What does this have to do with bemoaning the reading habits of fellow writers and scholars? Richard's comments are well-intended: he worked hard to get where he is at. The problem is that so many of his contemporaries have worked as hard to get where he is at. For example, me. Unpublished, but there next to him. I ask myself, in front of him during our debates, "Is it because my work isn't the quality of yours that DU brought me to work together with you and that your book being published is a sign of whose work is worth more to us and others?" Richard, offended, offers, "No." "Of course, not," I say. We are not brought together because of the act of writing but because of our relationship to the phenomenon of writing itself.
Still, smart ass and elitist snobs wander academic halls giving smug speeches about who is worth reading. "Have you read...?" "Have you met...?" "So and so is editing...?" It is to the point that when guests come to our school, some of them will mention that they ran into a student in Denver who gave them a copy of a book from which they borrowed a title but won't mention the University itself, or the students with whom they spent time. Writer-students, we all are aren't we, still enjoy pissing contests, forming exclusive groups they call communities. But healthy communities are not, in fact, populated by self-same entities. Competition is great, but when it arrives at the cost of original social difference exchanged for feigned popular similarity, as I will continue to argue, it is no wonder students do not bother to read outside the boundaries.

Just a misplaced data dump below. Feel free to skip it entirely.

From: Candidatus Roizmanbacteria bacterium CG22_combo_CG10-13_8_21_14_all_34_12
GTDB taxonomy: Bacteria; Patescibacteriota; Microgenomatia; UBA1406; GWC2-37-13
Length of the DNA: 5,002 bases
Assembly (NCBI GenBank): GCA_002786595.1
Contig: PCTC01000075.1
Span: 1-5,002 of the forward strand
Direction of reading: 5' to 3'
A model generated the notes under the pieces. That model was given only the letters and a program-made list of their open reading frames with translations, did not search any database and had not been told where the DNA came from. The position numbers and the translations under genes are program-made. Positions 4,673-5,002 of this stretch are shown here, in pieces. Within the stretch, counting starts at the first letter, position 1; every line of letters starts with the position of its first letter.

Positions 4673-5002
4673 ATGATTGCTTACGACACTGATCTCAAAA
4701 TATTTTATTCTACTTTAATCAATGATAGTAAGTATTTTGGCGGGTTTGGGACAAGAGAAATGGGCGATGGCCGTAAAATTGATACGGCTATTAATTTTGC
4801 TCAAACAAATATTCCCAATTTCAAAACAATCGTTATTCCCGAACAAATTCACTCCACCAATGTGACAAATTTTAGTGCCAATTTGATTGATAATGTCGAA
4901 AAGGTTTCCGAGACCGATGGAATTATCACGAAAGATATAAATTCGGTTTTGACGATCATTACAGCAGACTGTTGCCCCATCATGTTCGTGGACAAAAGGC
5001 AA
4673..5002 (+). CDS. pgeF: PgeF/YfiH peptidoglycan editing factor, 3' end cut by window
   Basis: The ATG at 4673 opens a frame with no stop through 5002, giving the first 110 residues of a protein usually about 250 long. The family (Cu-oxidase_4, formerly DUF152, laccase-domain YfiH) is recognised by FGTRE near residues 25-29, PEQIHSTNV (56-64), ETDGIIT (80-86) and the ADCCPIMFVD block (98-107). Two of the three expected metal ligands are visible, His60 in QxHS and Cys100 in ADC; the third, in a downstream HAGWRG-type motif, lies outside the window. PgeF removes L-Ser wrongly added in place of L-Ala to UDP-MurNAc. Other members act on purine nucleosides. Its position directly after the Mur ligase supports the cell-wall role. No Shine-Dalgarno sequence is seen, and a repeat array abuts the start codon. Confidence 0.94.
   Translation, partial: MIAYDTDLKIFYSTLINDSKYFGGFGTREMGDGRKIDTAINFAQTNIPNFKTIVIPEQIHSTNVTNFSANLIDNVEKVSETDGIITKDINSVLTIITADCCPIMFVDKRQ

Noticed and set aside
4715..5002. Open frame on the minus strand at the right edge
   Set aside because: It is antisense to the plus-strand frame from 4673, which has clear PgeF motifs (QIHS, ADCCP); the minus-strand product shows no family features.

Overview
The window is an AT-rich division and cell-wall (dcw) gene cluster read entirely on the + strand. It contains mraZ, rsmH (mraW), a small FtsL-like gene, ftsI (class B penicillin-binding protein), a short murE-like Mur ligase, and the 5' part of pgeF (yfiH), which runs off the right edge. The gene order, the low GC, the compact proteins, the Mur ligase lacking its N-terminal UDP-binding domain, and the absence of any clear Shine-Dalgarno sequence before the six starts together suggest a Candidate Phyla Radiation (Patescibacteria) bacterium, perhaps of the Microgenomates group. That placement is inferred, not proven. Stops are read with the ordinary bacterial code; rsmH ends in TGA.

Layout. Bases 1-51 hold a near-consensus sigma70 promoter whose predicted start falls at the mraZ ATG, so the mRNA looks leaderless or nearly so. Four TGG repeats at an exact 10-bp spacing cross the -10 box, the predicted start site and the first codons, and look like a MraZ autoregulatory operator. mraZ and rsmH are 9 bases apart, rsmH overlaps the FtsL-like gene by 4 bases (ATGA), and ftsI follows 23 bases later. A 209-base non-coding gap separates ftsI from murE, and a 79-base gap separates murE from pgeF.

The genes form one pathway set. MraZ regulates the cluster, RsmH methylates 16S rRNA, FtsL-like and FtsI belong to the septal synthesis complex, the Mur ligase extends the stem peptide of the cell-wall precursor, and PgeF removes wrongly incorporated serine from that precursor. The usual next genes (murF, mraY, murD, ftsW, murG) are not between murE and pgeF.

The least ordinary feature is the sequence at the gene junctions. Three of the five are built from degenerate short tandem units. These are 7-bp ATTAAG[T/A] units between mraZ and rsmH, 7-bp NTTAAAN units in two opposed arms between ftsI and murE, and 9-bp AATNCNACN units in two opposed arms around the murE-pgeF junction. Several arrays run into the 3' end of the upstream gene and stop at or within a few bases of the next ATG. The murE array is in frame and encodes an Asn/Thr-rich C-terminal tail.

Something was given to Richard not given to others and that something which many may deserve is only available to a few, not because of talent but because of resources. And we depend on writers absolutely and willingly denying this fact. And when we focus young students' attentions--the BAs, the MFAs, even some younger PhD candidates--on "the prize", knowing full-well that the majority of them will not achieve its reward, only a certain kind of writer will be read in the present. According to this dilemma, we should be able to map the kind of writer who will be read in the future, as well. Hence, boring arguments about the relevance of Fence. Nevermind, all the work--the actual labor--that goes into putting together a journal compounded by the actual labor that goes into writing a poem or story, we are supposed to care about who cares about the project in its abstract Value to a community nobody really belongs to.